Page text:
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Salpy
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« Reply #45 on: July 28, 2005, 09:57:20 PM »

"yergrbakestsook" does mean to "kiss the ground," in Classical Armenian.  It means we are supposed to do the full prostration, with the forehead to the ground.  Who knows?  Maybe in the old days, people literally kissed the ground as they bowed.  I have always loved that word, as a wonderful expression of humility.  Unfortunately, now that we have pews in our churches, no one does the full prostrations anymore.  It's sad.  I'm always telling people, if I were Queen for a Day I'd pull out all the pews and organs from the churches.  Whenever I have been in a church without pews (Coptic or OCA) I have always experienced a deeper feeling of worship, as I and the other people are free to bow as we are supposed to.
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« Reply #46 on: July 29, 2005, 02:32:56 AM »

Djrak,

Probably, it literally does.ÂÂ  I think the equivalent Greek word also connotes to "kiss the ground" which is probably where we got the phrase.ÂÂ  But all of the Armenian Churches that I know of take it to practically mean to "bow."ÂÂ  Thus, this is how it is translated and we all bow and touch the ground when the sargavakn (deacons) invite us to "bow down to God."ÂÂ  Does your Church actually "kiss the ground" during the Badarak?
some people touch the ground then kiss their hand instead of atually kissing the ground, some people bow, some nod, and some stay still. Undecided
maybe the original way was to actually kiss the ground?
or maybe like you said it just means to bow
either way the translation should say "kiss the ground" since there is a word for "bow" in armenian and that one is not used there (like "khonarhil")
i heard back in the days there were no seats in churches and people used to stand most of the time and sit on the ground instead of seats. So "kiss the ground" doesnt sound too outrageous.
and some priests, those in front of the altar bow all the way down, can't say if they kiss the ground or not, i can't really see from the back.
 
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« Reply #47 on: July 29, 2005, 02:38:46 AM »

"yergrbakestsook" does mean to "kiss the ground," in Classical Armenian.ÂÂ  It means we are supposed to do the full prostration, with the forehead to the ground.ÂÂ  Who knows?ÂÂ  Maybe in the old days, people literally kissed the ground as they bowed.ÂÂ
yeah, we're on the same wavelength
Quote
I have always loved that word, as a wonderful expression of humility.ÂÂ  Unfortunately, now that we have pews in our churches, no one does the full prostrations anymore.ÂÂ  It's sad.
i even heard that people use to bring their own sheets or pillows to sit on
Quote
ÂÂ  I'm always telling people, if I were Queen for a Day I'd pull out all the pews and organs from the churches.
i got your back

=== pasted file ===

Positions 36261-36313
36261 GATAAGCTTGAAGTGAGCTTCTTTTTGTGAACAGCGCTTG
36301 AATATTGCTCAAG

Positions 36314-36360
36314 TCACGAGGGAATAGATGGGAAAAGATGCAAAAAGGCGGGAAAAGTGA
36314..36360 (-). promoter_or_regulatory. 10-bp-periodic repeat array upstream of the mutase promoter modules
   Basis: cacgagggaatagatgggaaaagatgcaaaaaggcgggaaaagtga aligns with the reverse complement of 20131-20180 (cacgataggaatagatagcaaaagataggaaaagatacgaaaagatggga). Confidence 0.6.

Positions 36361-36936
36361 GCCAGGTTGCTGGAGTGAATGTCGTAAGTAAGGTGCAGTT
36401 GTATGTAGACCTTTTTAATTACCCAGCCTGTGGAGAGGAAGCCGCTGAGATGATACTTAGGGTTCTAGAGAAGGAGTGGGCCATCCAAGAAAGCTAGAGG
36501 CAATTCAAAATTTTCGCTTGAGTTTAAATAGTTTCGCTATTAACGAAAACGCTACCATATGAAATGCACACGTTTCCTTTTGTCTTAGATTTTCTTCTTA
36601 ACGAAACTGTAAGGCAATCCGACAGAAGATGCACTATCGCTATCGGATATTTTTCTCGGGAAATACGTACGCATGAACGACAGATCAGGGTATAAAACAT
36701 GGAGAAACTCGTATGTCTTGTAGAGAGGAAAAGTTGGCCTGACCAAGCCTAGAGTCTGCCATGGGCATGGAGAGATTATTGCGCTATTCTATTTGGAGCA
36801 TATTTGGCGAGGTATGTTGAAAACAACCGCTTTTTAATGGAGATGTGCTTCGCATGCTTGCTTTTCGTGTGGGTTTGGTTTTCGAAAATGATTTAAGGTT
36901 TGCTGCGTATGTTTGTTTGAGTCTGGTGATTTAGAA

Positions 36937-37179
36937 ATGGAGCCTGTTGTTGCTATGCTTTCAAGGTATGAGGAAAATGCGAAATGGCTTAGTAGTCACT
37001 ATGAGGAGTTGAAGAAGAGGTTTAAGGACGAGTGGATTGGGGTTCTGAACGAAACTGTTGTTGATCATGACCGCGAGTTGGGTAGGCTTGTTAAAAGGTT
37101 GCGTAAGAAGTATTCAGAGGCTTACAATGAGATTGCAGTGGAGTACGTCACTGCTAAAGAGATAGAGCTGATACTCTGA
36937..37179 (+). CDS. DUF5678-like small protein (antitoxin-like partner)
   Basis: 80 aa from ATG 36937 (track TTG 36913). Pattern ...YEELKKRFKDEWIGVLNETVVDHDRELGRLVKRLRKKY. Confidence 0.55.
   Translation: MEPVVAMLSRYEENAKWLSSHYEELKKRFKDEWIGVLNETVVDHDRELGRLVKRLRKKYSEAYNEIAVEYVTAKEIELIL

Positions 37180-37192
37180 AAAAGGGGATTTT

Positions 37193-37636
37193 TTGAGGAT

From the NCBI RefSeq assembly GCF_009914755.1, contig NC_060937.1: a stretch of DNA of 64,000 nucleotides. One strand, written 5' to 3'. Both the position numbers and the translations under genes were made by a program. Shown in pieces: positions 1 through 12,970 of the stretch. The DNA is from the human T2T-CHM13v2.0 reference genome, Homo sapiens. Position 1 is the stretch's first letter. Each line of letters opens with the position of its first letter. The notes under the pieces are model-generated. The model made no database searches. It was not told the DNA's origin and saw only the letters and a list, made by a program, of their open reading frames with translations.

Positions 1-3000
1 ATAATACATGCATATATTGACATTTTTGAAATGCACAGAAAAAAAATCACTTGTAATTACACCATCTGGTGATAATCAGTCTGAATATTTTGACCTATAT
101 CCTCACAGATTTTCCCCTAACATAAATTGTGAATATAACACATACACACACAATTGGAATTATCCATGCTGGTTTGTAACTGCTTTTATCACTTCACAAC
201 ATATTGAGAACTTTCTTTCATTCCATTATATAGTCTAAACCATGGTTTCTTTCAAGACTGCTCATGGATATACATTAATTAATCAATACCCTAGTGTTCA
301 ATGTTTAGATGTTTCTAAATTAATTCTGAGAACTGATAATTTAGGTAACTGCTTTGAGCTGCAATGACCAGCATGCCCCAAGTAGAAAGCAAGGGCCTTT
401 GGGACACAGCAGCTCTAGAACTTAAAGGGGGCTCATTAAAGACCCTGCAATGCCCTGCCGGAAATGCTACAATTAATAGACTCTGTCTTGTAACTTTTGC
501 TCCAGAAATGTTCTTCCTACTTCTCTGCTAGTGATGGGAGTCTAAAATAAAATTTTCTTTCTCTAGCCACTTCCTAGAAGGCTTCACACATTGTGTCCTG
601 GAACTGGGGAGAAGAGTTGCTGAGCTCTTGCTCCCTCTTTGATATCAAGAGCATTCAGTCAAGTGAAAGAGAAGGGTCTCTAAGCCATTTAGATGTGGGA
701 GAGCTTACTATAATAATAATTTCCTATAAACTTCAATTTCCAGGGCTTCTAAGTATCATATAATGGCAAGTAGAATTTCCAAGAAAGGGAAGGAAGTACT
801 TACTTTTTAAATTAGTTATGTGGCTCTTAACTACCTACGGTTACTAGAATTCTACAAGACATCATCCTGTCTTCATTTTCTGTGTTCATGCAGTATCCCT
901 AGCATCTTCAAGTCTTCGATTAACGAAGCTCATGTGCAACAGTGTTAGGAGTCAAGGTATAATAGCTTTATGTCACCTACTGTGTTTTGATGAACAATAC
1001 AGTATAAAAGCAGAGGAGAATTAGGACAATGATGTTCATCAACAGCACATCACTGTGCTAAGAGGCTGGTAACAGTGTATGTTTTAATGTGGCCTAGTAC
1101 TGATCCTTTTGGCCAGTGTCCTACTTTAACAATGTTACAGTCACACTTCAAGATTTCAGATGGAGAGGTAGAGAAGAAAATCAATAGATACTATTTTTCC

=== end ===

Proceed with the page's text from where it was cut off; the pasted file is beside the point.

Quote
Whenever I have been in a church without pews (Coptic or OCA) I have always experienced a deeper feeling of worship, as I and the other people are free to bow as we are supposed to.
the coptic church i've been to has pews, are there seriously still churches without them, where people sit on the ground? i'd really like to visit one someday.
« Last Edit: July 29, 2005, 02:39:35 AM by djrak » Logged

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« Reply #48 on: July 29, 2005, 10:17:52 AM »

Quote
the coptic church i've been to has pews, are there seriously still churches without them, where people sit on the ground? i'd really like to visit one someday.

The OCA cathedral in Dallas doesn't have them, and neither do either of the Russian churches here in Houston. People don't sit on the ground, though -- they stand. If you need to sit, you can always fight a place on the bench in the back with the babas.
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« Reply #49 on: July 29, 2005, 01:57:01 PM »

The Coptic parish churches I have been to have pews, but the churches at St. Anthony Coptic Monastery don't have them.  There is an OCA cathedral in Los Angeles I have visited that doesn't have pews. As I said, I really like the feeling you get when you are in such a church.  If someone really is not well enough to stand the whole time, there are seats in the back or along the sides, so it really does not create a hardship.

The problem with pews, in addition to making the full prostrations hard or impossible, is that they also create an "audience" mentality.  People feel they are in a theater to watch a show or listen to a concert.  They stand there or sit there motionless, without singing or bowing or participating in any way in the liturgy.  The congregation, which used to worship, has now been turned into spectators. 

And when the liturgy is not as interesting as the latest Tom Cruise action movie, people complain about the liturgy being boring and too long.  The result is that there is some actual talk now about shortening the liturgy because it is "too long."  What concerns me is that this talk is not only coming from the laity, but from a number of priests.

How can the liturgy be too long?  What horrible thing has God done to deserve less worship?  People need to realize that the purpose of the liturgy is not to entertain ourselves, but to worship God.  We don't go in order to get something out of it for ourselves.  We go in order to give ourselves to God.

Forgive me if it sounds like I am being judgemental of others.  That is not my intention.  In fact, I have to admit that there are Sundays when I find myself just standing or sitting there, not singing or bowing either.  I don't experience that, however, when I am in a church that doesn't have pews.  I find that in those churches, people more actively participate in the liturgy, myself included.

Does anyone else experience that, or is it just me?
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« Reply #50 on: July 29, 2005, 03:53:48 PM »

How can the liturgy be too long?
this sais it all.

people complain about it being too long, about it being in a non-familiar language,people complain about everything.